Kent

Kent

Just a hop away from the capital, and within a croissant’s throw of the continent, the southeastern county of Kent offers a fabulous choice of day-trip destinations and holiday hotspots. The coast, oddly and unjustly under-rated when compared to better-known beach destinations further south, is full of happy surprises, from the arty energy in Margate to the wild shores around Folkestone, site of the highly rated art Triennial. Luckily, given the vagaries of the British weather, there are plenty of things to do that don’t depend on sunshine and blue skies. The laid-back cathedral town of Canterbury is well worth a couple of anyone's days, while the region’s many castles, gardens, vineyards and orchards make fantastic family outings. Easy transport connections make getting there and getting around all very straightforward, while a wealth of gastropubs, country inns, B&Bs and hotels will tempt you to linger longer than you may have planned.

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Eat and Drink

Kent really is a fantastic county for foodies – historically, the climate and soil that have won it the endlessly repeated 'Garden of England' nickname have created the perfect conditions to grow delicious fresh veg and soft fruit. Orchards and vineyards abound, while fresh fish and shellfish, along with tasty sea vegetables, are superb along the coast. Everyone’s very clued up about local produce and provenance, with farmers’ markets and farm shops around every corner and some of the most highly regarded restaurants in England – including the Sportsman, near Whitstable, the Ambrette in Margate, and Apicius in Cranbrook – bringing in diners from all over the country. Even the simplest, least expensive places will feature good fresh local produce, making this one of the most gratifying places in the country for anyone keen to cut down their carbon footprint.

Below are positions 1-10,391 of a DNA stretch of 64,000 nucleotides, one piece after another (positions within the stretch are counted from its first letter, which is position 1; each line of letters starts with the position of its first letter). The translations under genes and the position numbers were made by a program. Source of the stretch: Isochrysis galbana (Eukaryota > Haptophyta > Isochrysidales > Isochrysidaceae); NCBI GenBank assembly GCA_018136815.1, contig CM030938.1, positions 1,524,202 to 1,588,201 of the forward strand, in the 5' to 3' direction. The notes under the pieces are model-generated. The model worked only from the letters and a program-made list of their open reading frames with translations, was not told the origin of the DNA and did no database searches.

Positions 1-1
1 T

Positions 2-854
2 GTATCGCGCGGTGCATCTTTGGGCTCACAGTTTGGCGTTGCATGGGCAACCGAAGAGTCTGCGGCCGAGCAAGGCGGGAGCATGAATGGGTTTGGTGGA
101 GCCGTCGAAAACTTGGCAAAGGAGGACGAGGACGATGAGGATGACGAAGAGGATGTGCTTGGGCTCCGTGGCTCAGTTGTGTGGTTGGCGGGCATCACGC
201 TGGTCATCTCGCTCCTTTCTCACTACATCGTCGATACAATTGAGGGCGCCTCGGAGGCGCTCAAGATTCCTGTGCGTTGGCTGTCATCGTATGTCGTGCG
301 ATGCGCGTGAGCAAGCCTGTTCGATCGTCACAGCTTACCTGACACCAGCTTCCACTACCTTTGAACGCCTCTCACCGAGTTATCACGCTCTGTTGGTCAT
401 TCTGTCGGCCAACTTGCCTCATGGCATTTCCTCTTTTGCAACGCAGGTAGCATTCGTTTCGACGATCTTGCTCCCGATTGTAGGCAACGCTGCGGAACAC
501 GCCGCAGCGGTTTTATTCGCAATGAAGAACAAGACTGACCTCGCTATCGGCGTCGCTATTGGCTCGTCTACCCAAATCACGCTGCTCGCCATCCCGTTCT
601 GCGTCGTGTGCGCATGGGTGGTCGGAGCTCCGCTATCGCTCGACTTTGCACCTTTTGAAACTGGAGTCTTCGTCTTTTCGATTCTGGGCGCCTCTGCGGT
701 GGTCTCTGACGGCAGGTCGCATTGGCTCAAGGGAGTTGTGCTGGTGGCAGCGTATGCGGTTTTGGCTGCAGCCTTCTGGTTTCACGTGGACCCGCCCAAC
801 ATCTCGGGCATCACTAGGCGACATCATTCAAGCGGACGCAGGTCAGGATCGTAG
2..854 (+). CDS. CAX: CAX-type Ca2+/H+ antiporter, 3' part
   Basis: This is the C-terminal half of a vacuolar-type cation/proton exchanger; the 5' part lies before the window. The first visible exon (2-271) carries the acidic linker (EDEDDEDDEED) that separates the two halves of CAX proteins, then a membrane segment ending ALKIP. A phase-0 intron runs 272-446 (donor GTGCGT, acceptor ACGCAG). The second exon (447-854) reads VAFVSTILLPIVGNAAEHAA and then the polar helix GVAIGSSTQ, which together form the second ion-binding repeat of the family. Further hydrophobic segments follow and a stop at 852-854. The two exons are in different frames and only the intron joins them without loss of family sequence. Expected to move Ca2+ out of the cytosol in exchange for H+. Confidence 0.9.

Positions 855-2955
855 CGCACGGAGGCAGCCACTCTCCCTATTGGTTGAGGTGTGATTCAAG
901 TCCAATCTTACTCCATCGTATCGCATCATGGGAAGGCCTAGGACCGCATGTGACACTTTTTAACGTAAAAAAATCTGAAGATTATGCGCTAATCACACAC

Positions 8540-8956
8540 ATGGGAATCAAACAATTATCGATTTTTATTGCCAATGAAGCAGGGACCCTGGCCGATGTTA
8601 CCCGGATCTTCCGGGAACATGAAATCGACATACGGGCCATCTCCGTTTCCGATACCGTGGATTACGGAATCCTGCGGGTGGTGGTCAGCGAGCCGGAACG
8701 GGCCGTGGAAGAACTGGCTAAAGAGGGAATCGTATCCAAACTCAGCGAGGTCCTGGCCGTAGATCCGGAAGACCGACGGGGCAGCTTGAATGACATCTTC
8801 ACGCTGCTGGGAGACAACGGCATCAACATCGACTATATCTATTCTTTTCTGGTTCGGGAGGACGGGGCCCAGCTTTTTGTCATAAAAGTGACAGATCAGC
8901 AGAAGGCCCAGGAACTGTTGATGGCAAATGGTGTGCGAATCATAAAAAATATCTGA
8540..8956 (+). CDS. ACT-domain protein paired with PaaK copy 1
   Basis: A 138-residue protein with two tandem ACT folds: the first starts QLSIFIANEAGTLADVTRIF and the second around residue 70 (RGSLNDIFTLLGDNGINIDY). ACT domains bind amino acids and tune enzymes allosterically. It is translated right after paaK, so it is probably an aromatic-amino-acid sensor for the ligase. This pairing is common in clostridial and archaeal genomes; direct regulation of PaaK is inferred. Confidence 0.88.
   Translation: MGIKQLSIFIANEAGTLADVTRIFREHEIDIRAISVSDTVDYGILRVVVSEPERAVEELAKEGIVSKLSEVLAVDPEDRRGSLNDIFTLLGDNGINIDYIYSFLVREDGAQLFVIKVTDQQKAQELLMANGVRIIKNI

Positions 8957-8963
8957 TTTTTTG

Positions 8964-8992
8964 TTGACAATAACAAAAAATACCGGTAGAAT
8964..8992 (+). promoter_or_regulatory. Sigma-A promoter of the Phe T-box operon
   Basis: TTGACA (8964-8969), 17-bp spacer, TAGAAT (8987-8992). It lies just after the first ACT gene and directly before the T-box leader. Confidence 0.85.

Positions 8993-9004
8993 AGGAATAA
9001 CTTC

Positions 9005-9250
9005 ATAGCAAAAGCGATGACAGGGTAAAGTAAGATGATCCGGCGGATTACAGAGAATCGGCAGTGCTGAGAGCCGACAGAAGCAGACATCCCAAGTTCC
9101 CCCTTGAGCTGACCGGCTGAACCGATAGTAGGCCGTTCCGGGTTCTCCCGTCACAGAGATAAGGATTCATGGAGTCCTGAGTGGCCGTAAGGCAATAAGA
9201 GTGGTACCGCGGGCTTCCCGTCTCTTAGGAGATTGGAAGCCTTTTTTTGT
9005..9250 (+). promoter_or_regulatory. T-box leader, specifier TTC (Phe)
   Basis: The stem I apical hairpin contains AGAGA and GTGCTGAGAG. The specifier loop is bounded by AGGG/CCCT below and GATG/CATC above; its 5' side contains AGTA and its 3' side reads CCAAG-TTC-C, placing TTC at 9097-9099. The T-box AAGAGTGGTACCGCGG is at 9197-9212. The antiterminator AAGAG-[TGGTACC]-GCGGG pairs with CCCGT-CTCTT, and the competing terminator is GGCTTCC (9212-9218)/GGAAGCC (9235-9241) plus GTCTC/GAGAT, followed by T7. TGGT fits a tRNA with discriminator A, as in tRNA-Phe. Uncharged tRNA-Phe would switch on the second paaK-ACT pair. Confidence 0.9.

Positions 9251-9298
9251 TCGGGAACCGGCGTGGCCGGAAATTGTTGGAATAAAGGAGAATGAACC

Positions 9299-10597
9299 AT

Shop

You may not come to Kent specifically to shop, but you could well ask yourself why not. Vintage clothes and local art in Margate's Old Town. Books, stylish fashion and crafty gifts along Whitstable's funky Harbour Street. Farm shops in quiet country lanes selling the freshest local produce and quirky hop-related goodies. Even the vineyards will tempt you to splash the cash – what better souvenir of your Kentish jaunt could there be than a few bottles of the region's deliciously light and fruity wines? 

Things to Do

Kent's coast is a revelation. The blue flag beaches of Thanet, the wild pebbly expanses of the estuary, speckled with nature reserves and winding creeks, and the traditional holiday resorts of the east coast all offer their own different versions of a peculiarly British charm. Feast on fresh local oysters in the arty seaside town of Whitstable or parade along the prom in once-grand Herne Bay. Spend a weekend checking out the hip independent stores, kooky cafés and funky galleries – including the flagship Turner Contemporary – in Margate, or an afternoon building sandcastles on genteel Broadstairs’ golden strand. Sip a glass of something cold while watching the boats at the Ramsgate marina, or take a wild coastal walk from Folkestone’s old cobbled harbour. The Kentish coast really is your oyster (insert Whistable pun here…).

Inland – and not too far inland, in fact, as it's actually walkable on a lovely country path from Whitstable – is Canterbury, with its venerable cathedral and pretty historic core. It's a great city break destination for anyone looking to unwind, with plenty of hotels, restaurants and cosy old pubs to fill a relaxed couple of days. Outside the towns, throughout the rural Weald, the county is peppered with historic castles – from the iconic clifftop Dover Castle, looming above the Channel, to pretty Hever, where Anne Boleyn was born. Many of these have glorious gardens – with its equable climate and good soil Kent certainly lives up to its “Garden of England” nickname. Gardens feature throughout the county, offering everything from shimmering bluebell woods to elegant formal landscaping, many of them managed today by the National Trust. The North Downs, specified as an Area of Outstanding Natural Beauty, provide excellent walking opportunities, with a number of terrific country gastropubs and village inns where you can stop off and chill out. The county’s vineyards, too, are well worth visiting – Chapel Down is perhaps the best-known, with its excellent sparkling wines and whites – while Britain’s oldest brewery, Shepherd Neame, still creates their hoppy brews today in the creekside town of Faversham.